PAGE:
Pagbitaw bilang paglaya. Pag-iyak bilang paglaya. Maniwalang ang kinabukasan ay magdadala ng saya at hinahon.
Masyadong madamdamin ang tunog nitong mga pangungusap sa tabas ng sariling wika.

Wasn’t the point of moving out to move on?

… I wrote in one of my Tinyletters, dated 9 September 2015. The last Tinyletter I wrote, I mailed in May 2016, after which I vowed not again to make my writing an exercise in brooding and wallowing. The result has been, for me, a general withdrawal from rumination, which might explain why I have not been very sad for very long this past year, and why I hardly have been writing, if not for research. But I’m in a reflective mood tonight, for I recently moved out of the place I had called home for two years, and spent a few nights in the old house I had lived in and left before that.

A couple of weeks ago, a friend asked me why I moved so often, when I usually moved from place to place within a five-kilometer radius. Didn’t it tire me to never settle down? In the past seven years since I left my parents’, I have lived in five places, one in Manila and the rest in QC. I have never stayed in a place long enough to know my neighbors by name and not by their faces or by whatever bit roles they played in the mundane narrative of my daily life. Every year or so, I tend to move from one rented room to another in houses and dorms and apartment units around the university. Every move was of course self-determined, though not always thought through — some moves where dictated more by whim than any practical contingency. I think now that often what I wanted was not so much to be in one place rather than the other, but simply to move, and thereby feel, or delude myself into feeling, unattached, unaffected, in control. I told my friend, Well, life happened, and it just turned out that way.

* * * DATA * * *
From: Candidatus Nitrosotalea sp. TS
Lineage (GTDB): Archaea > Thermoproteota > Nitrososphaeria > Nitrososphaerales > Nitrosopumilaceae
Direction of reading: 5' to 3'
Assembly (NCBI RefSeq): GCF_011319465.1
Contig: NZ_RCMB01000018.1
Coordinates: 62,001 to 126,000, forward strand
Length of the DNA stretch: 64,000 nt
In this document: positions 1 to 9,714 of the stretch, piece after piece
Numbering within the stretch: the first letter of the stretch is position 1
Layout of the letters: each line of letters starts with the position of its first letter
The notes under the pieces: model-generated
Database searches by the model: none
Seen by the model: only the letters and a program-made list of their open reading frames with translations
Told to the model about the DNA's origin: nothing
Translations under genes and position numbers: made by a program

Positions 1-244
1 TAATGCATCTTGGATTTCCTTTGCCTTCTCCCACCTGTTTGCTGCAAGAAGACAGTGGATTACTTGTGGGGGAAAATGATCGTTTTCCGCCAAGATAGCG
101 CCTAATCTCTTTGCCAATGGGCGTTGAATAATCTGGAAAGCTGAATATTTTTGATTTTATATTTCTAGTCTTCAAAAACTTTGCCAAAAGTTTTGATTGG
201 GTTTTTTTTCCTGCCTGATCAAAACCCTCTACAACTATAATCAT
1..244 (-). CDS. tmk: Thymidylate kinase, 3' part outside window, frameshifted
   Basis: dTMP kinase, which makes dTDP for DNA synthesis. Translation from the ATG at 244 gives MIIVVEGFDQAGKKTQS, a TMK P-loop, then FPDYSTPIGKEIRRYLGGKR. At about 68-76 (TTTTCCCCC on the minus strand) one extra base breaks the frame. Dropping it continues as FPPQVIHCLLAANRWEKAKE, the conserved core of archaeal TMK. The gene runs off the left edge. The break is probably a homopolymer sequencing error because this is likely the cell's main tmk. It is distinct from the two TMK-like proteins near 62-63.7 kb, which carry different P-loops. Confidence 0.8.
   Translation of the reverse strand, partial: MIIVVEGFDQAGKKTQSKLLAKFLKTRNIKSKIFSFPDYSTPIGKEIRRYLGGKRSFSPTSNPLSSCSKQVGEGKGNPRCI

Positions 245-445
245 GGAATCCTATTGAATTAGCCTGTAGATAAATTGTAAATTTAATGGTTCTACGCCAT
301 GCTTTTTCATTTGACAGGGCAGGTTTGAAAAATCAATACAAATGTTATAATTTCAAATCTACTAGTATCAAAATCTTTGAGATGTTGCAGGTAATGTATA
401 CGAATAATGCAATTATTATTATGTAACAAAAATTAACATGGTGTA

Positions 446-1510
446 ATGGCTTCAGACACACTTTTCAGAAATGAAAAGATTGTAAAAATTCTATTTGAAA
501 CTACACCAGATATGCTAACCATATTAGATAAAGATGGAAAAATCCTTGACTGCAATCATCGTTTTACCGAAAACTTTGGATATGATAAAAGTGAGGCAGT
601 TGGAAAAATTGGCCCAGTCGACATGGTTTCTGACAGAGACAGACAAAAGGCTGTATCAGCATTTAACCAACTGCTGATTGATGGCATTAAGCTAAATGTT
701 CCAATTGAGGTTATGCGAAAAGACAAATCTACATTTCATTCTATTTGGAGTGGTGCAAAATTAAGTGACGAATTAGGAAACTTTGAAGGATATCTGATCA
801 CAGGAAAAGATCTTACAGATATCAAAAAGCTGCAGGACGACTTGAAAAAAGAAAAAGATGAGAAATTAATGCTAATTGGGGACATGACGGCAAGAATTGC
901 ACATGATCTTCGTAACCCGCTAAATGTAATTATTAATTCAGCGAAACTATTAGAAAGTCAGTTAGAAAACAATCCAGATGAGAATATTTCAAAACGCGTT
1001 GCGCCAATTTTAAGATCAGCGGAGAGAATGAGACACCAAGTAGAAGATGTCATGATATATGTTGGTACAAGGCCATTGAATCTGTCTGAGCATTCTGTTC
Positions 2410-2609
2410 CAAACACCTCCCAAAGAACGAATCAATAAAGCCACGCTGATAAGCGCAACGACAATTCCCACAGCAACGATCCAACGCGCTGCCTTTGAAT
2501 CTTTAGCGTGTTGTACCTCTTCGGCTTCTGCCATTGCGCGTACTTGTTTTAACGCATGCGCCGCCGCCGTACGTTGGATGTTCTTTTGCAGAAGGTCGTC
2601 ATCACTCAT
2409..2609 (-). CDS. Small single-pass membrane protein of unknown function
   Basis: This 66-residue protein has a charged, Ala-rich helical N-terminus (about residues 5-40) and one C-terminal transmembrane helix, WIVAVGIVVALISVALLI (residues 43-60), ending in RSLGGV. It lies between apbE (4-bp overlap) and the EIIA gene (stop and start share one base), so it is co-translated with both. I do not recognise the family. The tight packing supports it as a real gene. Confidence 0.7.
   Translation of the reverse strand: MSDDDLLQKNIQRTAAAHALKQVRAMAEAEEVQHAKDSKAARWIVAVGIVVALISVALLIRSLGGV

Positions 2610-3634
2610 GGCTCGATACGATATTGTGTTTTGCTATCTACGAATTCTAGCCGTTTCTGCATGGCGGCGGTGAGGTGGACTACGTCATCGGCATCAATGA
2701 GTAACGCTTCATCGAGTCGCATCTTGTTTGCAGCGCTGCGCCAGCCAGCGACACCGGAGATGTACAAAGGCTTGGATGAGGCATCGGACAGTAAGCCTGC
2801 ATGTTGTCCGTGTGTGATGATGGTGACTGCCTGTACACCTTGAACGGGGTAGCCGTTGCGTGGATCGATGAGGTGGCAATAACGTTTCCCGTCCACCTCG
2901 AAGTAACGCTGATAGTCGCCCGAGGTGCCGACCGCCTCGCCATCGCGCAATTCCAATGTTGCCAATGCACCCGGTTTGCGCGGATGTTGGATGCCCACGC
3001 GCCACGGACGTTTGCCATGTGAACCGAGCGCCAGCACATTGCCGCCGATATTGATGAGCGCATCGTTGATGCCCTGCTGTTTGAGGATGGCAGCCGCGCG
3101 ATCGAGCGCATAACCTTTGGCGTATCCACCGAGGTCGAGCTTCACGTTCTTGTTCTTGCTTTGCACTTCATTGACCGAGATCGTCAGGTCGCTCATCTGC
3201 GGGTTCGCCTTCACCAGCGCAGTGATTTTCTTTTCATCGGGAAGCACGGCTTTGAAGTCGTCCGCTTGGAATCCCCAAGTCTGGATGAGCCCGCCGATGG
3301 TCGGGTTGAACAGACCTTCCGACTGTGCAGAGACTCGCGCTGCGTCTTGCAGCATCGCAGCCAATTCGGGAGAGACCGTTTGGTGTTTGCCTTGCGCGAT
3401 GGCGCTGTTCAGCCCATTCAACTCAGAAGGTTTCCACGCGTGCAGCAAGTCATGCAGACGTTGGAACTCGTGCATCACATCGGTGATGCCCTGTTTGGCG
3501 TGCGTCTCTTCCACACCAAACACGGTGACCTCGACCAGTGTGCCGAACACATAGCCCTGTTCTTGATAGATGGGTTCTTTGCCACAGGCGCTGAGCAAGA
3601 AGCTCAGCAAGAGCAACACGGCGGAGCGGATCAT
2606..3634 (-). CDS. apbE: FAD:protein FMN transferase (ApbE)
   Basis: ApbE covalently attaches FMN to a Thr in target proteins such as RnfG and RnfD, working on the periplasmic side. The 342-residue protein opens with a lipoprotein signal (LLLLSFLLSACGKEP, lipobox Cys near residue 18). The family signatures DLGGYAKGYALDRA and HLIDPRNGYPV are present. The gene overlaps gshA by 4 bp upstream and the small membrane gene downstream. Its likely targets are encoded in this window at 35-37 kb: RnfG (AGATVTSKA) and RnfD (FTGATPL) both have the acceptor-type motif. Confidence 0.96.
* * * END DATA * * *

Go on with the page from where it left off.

From a Tinyletter I wrote, dated 31 August 2015:

I am sitting among empty shelves and drawers, and boxes and bags packed full. I am writing this in the big, airy room in the old house that for more than two years I have called headquarters, sometimes home. Two years is the longest I’ve stayed anywhere since I left my parents’ five years ago. In two days, I am leaving this place.

When the only thing I hear is the electric fan whirring, and the lights are all out like this, it is easy to think and rethink and damn my decision. Depending on how I look at it, what reasons I cite, I made the decision to move either three days or four months ago. I am still not convinced of its rightness or necessity, but when everything’s already in place — the books and clothes boxed, the ex-landlady and the new housemates notified, the car for the move secured, the final rent paid — there is no use second-guessing, there is only follow-through. I well know this, and yet I do second-guess, because I am moving out of fear, and knowing this, I feel like a quitter or a coward.